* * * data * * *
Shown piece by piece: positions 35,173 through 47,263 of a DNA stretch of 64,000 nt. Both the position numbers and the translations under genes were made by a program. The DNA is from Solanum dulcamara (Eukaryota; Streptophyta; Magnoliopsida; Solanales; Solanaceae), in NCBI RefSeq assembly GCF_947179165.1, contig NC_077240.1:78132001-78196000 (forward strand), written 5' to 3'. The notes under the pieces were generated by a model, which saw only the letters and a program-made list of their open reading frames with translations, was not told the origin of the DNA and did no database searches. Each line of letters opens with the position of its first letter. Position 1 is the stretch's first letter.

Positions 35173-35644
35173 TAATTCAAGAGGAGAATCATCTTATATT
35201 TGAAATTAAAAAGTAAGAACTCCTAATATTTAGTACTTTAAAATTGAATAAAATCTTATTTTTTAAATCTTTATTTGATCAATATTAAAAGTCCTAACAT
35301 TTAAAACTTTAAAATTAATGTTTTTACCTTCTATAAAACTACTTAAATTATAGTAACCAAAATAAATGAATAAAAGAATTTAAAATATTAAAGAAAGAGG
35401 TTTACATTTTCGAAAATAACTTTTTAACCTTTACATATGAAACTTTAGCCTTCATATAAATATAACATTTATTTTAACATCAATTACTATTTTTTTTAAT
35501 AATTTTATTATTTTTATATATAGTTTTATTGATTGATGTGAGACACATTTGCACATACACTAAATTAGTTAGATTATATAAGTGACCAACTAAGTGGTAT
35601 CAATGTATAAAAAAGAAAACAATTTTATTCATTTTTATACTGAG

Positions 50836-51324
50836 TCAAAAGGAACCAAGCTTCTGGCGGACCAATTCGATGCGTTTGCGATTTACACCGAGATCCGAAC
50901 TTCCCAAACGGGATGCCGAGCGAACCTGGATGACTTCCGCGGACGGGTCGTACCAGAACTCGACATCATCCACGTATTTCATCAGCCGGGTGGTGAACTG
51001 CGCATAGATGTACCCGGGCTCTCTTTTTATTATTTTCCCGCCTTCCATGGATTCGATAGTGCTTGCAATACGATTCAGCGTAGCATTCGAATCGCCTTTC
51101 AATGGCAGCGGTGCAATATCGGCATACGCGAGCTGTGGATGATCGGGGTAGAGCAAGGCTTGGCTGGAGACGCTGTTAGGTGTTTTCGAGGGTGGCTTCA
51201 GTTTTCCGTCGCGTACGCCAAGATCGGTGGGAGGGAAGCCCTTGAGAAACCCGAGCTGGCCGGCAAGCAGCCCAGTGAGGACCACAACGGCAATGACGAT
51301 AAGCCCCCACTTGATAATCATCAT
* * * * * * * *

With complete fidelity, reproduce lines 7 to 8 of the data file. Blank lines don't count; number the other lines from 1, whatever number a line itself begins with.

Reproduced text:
35501 AATTTTATTATTTTTATATATAGTTTTATTGATTGATGTGAGACACATTTGCACATACACTAAATTAGTTAGATTATATAAGTGACCAACTAAGTGGTAT
35601 CAATGTATAAAAAAGAAAACAATTTTATTCATTTTTATACTGAG